Backyard Gardener: Grass-Type Grasses for Lawn | News, sports, jobs
Welcome farmers and gardeners to the Mid-Ohio Valley! What a stretch of rain in the second week of August. I hope many of you benefit from several days of dry, sunny weather before the humidity arrives.
Choosing the right grass seeds for your lawn will impact your home for years to come. Mid-August and September are a great time to reseed or overseed your lawn. It has many benefits compared to spring seeds, including faster seed germination and rapid growth in warm soil compared to early spring.
Plus, there’s less competition from weeds and (usually) more abundant soil moisture. Warm fall days and cool fall nights provide ideal conditions for seedlings to grow.
Many homeowners experience spring lawn failure due to hot, dry conditions in June or competition from weeds. Spring seeds must mature quickly and establish a good root system to prepare for the hot, dry weather of summer.
This week I want to discuss tall fescue, a type of lawn grass. This is my go-to for yard grass seed because of its ability to handle heavy traffic, high temperatures, and drought.
Common grasses for turf include bluegrass, perennial ryegrass, and fescue. However, if your goal is to have a low-maintenance lawn that still looks great, tall fescue-type grass is the better choice.
How does tall fescue type grass differ from Kentucky 31? The 31-tall Kentucky fescue is a forage species and can be seen along roadsides and in pastures and hayfields across the mid-Ohio Valley. It is a cheaper seed to buy compared to other types of grass, but it has a place as a turf-type grass.
Many gardeners and backyard growers still use Kentucky 31 tall in their lawn. It is a hardy, drought-tolerant grass that is also a favorite for soccer plantings and other sports fields because it can take a lot of abuse.
Fescue is more of a forage type than a grass type, but when planted at higher rates (10 pounds per 1,000 square feet) it can provide excellent coverage when mowed at 4-inch spacing. Higher seeding rates create a crowding effect making this grass appear softer in texture.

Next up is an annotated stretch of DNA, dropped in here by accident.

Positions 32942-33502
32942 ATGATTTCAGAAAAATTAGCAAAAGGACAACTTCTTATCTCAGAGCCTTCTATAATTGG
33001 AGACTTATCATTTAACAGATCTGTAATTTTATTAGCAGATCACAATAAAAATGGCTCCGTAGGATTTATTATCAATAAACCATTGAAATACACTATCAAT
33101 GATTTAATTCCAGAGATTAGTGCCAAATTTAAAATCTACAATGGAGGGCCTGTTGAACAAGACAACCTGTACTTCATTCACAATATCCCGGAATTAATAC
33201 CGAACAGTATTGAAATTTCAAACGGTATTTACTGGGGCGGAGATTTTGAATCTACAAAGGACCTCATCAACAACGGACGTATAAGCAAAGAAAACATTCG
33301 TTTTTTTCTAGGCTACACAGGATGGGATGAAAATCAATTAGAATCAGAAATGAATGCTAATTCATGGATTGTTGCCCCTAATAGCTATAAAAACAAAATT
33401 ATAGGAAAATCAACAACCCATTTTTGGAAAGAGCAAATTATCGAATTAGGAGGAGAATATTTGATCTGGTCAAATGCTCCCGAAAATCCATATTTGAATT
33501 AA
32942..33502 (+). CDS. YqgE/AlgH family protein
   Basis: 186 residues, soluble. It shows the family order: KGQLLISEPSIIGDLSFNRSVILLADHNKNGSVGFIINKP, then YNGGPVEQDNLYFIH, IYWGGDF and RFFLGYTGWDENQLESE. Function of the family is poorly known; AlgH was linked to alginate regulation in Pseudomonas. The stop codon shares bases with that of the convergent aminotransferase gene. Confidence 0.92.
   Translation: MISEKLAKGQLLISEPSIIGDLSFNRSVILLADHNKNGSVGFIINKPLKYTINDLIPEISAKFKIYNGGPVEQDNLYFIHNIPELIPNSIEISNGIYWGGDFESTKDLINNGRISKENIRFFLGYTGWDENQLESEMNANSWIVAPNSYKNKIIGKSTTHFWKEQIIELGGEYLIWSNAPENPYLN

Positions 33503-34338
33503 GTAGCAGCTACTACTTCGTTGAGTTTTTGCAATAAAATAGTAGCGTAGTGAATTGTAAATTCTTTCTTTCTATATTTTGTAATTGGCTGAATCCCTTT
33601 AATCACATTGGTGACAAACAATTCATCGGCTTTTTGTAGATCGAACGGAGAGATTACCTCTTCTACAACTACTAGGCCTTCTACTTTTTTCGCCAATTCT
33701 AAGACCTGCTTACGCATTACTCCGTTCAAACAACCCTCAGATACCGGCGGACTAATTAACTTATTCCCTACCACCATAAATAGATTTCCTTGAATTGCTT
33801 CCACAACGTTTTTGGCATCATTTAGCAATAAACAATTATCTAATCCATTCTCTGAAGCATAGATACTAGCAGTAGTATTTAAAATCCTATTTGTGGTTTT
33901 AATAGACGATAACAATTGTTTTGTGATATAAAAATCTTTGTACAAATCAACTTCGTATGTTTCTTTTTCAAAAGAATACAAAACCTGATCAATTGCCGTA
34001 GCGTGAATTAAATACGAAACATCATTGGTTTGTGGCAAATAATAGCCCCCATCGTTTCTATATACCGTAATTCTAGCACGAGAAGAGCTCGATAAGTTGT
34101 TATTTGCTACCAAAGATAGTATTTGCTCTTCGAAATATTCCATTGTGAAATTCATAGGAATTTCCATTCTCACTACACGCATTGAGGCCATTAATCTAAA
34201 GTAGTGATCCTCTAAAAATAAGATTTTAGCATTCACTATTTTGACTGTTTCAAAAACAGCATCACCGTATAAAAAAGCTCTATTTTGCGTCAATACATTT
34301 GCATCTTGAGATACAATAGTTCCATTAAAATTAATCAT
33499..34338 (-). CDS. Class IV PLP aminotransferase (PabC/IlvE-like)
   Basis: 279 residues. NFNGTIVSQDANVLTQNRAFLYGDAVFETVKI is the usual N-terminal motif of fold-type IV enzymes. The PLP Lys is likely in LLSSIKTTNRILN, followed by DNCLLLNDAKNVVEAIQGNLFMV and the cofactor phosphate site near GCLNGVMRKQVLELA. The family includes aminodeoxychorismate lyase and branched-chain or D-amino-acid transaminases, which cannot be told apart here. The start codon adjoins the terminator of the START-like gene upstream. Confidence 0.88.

Folks, I again recommend setting your mower deck to 3-4 inches. This will shade out weeds, reduce water loss due to evaporation, and help build a stronger, more drought-tolerant root system. I guarantee you will have a healthier and more attractive garden.
Grass-type tall fescue is the most improved type of tall fescue and is used primarily for turf. They have been developed by seed companies to provide a finer-textured leaf blade that falls somewhere between forage type and smooth leaves and is generally more aesthetic.
Its leaf blades are slightly wider than Kentucky bluegrass. The color is usually a deep emerald green and many newer cultivars will provide disease resistance to brown patch. Fescue is considered a type of grass. However, some companies have developed several varieties of tall fescue that produce short taproots, allowing for some spreading potential.
Dozens of improved grass varieties are available and many come in blends with three or four improved varieties in the mix. Many are available at your local hardware store or home improvement retailer.
A mix of tall fescue (90%) and Kentucky bluegrass (10%) will help provide a uniform foundation. If you have shaded areas in the yard, you may want to use a mix that also includes fine fescue such as creeping red fescue which will tolerate shade. Some mixes may include perennial ryegrass, but limit it to 20% in the mix due to disease problems with this grass.
However, keep in mind that although tall fescue has excellent drought and traffic resistance, it has clump-type growth compared to the turf composition characteristics of Kentucky bluegrass. When exposed to traffic and insufficient water, a clumpy and uneven lawn may result.
If this is a problem, you can intersperse with additional tall fescue and provide temporary irrigation to restore adequate grass density. Grass-type fescues may need to be transplanted every three to five years to reduce their clumped appearance.
Grass-type tall fescues provide a great low-maintenance alternative to Kentucky bluegrass and are recommended for non-irrigated lawns.
Always take soil fertility into consideration. You can get the highest quality, most disease- and drought-resistant grasses you can buy to grow your lawn with, but if your pH isn’t at least 6.2 and your soil fertility is low, you’re spending money in the wrong place.
Lime first, then fertilize. Carrying out the results of your own soil test for your lawn can save you hundreds of dollars. Fall is a great time to apply soil amendments such as lime, fertilizer and compost. Enjoy your beautiful garden! Contact me at Wood County WVU
For more information, call the Extension Office 304-424-1960 or email me at email@example.com with questions. Good luck and until next time, happy gardening!
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